Soil Map Unit Description from the Soil Survey of Rhode Island
Aa - Adrian muck.
This nearly level, very poorly drained soil is in depressions and small drainageways of glacial till uplands and outwash plains. Most areas are oval and range from 2 to 20 acres. Slopes are dominantly less than 2 percent.
Typically the surface layer is black muck 20 inches thick. The substratum extends to a depth of 60 inches or more. It is gray fine sand to a depth of 22 inches and grayish brown gravelly sand at a depth of more than 22 inches.
Included with this soil in mapping are small areas of poorly drained Ridgebury and Raypol soils and very poorly drained Carlisle, Scarboro, and Whitman soils. Also included are areas in Newport County that are underlain by loamy material. Included areas make up about 10 percent of this map unit.
The permeability of this soil is rapid. Available water capacity is high. Runoff is very slow, and water is ponded on some areas. A few areas adjacent to streams are subject to flooding. The surface layer is strongly acid through slightly acid. This soil has a high water table at or near the surface most of the year.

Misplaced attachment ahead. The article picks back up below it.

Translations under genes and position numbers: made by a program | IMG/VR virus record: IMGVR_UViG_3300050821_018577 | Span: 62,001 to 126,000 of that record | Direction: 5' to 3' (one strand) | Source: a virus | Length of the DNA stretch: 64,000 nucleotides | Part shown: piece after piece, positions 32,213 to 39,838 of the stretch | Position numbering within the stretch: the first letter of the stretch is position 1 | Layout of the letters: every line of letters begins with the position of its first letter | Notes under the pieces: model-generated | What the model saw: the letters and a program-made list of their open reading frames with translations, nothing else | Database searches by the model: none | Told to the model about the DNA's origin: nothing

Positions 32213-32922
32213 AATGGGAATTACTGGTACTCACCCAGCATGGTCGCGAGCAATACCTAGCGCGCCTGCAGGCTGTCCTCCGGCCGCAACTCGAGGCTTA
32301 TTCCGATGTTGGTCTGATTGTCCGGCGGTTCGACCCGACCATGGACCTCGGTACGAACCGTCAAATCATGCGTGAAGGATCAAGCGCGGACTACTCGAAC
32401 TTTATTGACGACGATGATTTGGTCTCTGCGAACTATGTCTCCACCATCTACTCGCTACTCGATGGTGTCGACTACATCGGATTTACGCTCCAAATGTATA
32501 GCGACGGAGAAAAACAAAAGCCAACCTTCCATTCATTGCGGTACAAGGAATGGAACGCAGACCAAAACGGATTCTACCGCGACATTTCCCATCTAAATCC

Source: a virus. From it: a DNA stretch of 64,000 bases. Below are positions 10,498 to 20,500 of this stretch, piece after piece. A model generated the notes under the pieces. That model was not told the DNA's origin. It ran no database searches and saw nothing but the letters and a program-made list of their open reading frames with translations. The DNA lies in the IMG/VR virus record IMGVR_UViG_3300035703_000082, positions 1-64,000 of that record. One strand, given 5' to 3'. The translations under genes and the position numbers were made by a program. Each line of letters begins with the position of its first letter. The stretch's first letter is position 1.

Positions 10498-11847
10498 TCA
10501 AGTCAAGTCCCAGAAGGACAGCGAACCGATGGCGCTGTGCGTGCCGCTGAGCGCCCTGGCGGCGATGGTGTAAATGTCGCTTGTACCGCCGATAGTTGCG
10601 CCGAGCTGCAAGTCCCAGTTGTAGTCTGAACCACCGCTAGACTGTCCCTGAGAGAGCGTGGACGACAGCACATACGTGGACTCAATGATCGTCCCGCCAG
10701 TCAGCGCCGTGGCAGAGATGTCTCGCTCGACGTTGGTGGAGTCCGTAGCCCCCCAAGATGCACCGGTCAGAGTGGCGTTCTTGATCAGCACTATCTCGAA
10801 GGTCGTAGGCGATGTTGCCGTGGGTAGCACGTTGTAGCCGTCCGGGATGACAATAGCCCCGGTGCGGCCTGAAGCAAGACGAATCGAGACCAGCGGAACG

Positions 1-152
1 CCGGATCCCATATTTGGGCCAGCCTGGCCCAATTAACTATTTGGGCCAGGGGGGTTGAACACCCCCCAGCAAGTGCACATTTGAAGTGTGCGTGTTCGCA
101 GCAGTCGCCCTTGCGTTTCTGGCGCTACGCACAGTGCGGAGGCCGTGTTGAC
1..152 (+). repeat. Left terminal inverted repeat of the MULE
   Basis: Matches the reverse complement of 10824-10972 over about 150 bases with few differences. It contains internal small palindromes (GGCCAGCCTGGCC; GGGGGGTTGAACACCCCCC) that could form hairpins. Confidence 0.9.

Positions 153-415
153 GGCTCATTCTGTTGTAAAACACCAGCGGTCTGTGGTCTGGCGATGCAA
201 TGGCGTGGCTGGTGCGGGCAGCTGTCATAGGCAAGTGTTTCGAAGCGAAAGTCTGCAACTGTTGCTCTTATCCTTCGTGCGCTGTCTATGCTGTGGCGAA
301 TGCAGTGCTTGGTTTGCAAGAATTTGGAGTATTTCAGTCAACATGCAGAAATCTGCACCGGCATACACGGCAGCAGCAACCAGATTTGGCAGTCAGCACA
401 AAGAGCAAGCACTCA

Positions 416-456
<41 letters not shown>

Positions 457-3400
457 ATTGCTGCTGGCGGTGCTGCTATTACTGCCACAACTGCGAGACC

Most areas of this soil are in woodland or have a marsh grass and sedge plant cover.
The high water table, ponding, and the low strength of the surface layer make this soil unsuitable for community development. If the soil is drained, the organic material in the surface layer shrinks and subsides, lowering the soil surface. Slopes of excavated areas are unstable.
This soil is not suited to cultivated crops. It is limited mainly by wetness, and many areas do not have suitable drainage outlets.
This soil is suited to wetland wildlife habitat, but wet ness makes the soil poorly suited to woodland wildlife habitat or open-land wildlife habitat. Capability subclass is VIw, woodland group is 5w.
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